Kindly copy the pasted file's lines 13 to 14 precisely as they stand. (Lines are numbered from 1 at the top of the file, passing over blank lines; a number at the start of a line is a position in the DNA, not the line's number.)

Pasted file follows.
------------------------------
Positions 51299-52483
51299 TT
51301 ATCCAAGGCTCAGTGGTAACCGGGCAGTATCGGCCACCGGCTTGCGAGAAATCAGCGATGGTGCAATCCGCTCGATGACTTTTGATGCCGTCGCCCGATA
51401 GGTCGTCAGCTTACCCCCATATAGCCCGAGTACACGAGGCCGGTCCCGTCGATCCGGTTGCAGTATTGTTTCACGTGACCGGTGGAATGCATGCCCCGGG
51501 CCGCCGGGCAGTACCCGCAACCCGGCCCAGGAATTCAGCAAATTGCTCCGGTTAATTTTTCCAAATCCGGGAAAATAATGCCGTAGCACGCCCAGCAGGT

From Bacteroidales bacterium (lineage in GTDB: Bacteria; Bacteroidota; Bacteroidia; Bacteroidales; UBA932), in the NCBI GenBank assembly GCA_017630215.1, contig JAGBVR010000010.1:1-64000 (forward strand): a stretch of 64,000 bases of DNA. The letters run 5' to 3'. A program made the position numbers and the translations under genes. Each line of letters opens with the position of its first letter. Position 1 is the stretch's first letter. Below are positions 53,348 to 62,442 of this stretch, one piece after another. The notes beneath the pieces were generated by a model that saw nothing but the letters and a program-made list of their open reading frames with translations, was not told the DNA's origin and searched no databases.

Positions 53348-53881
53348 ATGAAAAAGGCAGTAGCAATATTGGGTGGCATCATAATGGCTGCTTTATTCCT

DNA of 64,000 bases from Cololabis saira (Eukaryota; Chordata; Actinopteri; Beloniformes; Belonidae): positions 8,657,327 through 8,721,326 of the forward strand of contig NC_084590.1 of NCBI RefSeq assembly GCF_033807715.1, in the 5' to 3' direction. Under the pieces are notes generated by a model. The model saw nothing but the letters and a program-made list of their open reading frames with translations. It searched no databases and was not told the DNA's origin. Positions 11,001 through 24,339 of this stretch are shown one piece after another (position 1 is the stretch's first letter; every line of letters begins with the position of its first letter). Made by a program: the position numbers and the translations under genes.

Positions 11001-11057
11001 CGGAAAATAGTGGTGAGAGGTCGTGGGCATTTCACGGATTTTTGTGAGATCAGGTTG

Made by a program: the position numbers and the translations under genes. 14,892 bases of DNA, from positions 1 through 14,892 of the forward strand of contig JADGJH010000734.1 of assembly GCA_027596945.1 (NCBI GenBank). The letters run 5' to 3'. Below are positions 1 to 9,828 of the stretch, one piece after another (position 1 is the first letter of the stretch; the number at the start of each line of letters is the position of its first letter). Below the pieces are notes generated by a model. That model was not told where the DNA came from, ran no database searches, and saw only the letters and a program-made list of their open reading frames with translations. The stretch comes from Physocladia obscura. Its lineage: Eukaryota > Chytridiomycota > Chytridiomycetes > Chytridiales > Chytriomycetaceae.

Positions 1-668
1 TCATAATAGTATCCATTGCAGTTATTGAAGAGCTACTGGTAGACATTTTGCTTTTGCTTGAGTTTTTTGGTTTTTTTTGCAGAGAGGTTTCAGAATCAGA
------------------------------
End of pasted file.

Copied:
Positions 1-668
1 TCATAATAGTATCCATTGCAGTTATTGAAGAGCTACTGGTAGACATTTTGCTTTTGCTTGAGTTTTTTGGTTTTTTTTGCAGAGAGGTTTCAGAATCAGA